The following Local Government practice note provides comprehensive and up to date legal information covering:
A complaint may only be made by a member of the public. It is possible for complaints to be made on someone's behalf (including by a member of the same or of a different council) if the person affected has given written permission. The complainant must claim to have suffered injustice. If the person affected has died, or is unable to act, their personal representative can make a complaint on their behalf.
A member of the public:
means a person or a body of people (including clubs and other organisations), not part of the council
would not include:
a councillor complaining in their position as a councillor, eg that they were not put on a sub-committee, were not allowed to speak at a council meeting or in respect of any action taken by the council in respect of an alleged breach of the code of conduct
a council employee such as a residential social worker complaining about poor management in a council-run home
bodies constituted for the purpose of public service (eg parish councils)
would include a councillor or council employee who complains about repairs to their own council flat or about some other service received in their own individual capacity
Who may make complaints: Halsbury's Laws of England (69) 855
The Ombudsman investigates alleged or
**Trials are provided to all LexisPSL and LexisLibrary content, excluding Practice Compliance, Practice Management and Risk and Compliance, subscription packages are tailored to your specific needs. To discuss trialling these LexisPSL services please email customer service via our online form. Free trials are only available to individuals based in the UK. We may terminate this trial at any time or decide not to give a trial, for any reason. Trial includes one question to LexisAsk during the length of the trial.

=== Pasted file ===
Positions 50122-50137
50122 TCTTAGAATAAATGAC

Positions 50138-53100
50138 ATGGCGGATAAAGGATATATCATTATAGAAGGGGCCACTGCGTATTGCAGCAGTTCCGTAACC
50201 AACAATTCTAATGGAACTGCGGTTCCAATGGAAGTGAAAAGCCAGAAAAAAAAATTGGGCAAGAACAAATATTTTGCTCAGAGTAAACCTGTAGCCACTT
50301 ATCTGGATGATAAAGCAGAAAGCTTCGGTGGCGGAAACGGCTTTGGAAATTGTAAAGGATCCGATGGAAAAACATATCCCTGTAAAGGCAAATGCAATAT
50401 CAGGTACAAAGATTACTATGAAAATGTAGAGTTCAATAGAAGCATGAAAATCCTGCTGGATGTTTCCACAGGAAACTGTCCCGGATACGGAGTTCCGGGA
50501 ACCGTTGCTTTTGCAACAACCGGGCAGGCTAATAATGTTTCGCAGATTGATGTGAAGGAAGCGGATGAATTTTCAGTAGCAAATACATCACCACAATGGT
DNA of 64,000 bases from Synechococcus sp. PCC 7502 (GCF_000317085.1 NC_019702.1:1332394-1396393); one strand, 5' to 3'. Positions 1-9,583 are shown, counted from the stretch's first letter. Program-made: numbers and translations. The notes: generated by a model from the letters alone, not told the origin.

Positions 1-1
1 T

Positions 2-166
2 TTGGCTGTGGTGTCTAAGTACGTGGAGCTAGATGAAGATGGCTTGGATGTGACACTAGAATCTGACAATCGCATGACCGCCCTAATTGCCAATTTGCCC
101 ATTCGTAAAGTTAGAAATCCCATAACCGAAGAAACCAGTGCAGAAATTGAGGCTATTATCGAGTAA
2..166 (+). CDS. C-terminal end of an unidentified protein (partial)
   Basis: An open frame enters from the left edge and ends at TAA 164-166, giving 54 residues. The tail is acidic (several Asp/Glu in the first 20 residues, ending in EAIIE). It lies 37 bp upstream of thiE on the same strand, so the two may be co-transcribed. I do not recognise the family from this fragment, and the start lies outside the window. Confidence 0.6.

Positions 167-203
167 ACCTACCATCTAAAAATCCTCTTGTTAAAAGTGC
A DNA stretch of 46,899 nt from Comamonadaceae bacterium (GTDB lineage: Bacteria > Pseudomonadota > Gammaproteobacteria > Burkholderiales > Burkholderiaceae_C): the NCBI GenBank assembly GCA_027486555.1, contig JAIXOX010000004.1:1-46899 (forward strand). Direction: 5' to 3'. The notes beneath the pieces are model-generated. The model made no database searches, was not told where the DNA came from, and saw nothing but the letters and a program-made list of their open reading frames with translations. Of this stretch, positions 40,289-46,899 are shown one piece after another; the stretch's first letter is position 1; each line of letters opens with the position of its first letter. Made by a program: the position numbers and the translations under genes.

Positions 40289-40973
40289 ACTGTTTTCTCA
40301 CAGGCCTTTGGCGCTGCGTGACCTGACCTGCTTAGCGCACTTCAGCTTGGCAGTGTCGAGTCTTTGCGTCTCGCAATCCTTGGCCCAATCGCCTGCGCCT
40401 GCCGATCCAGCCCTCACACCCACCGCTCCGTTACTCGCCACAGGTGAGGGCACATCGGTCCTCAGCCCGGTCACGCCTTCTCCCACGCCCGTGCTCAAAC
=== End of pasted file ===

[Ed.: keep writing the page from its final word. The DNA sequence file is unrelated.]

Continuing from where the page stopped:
To view the latest version of this document and thousands of others like it, sign-in to LexisPSL or register for a free trial.
Existing user? Sign-in
Take a free trial
On 29 August 2015, the Prudential Regulation Authority (PRA) published the PRA Rulebook (Rulebook). The transition from the Handbook to the Rulebook was intended to benefit PRA-authorised firms, to access clearer and more concise rules. Alongside the Rulebook, supervisory statements and statements
This Practice Note considers proprietary estoppel from a generic standpoint.For industry specific guidance on proprietary estoppel, see Practice Notes:•Estoppel and property law•Mortgages by estoppelProprietary estoppel—what is it?Unlike the other forms of estoppel (see Practice Note: Estoppel—what,
BREXIT: UK is leaving EU on Exit Day (as defined in the European Union (Withdrawal) Act 2018). This has an impact on this Practice Note. For further guidance on the impact of Brexit on e-money requirements, see Practice Note: Impact of Brexit: Payment services and electronic money directives—quick
For guidance on the basic features of the doctrine of estoppel and the different classifications it has been subject to, see Practice Note: Estoppel—what, when and how to plead and related content.Promissory estoppel—what is it?Where A has, by words or conduct, made to B a clear and unequivocal
0330 161 1234
To view our latest legal guidance content,sign-in to Lexis®PSL or register for a free trial.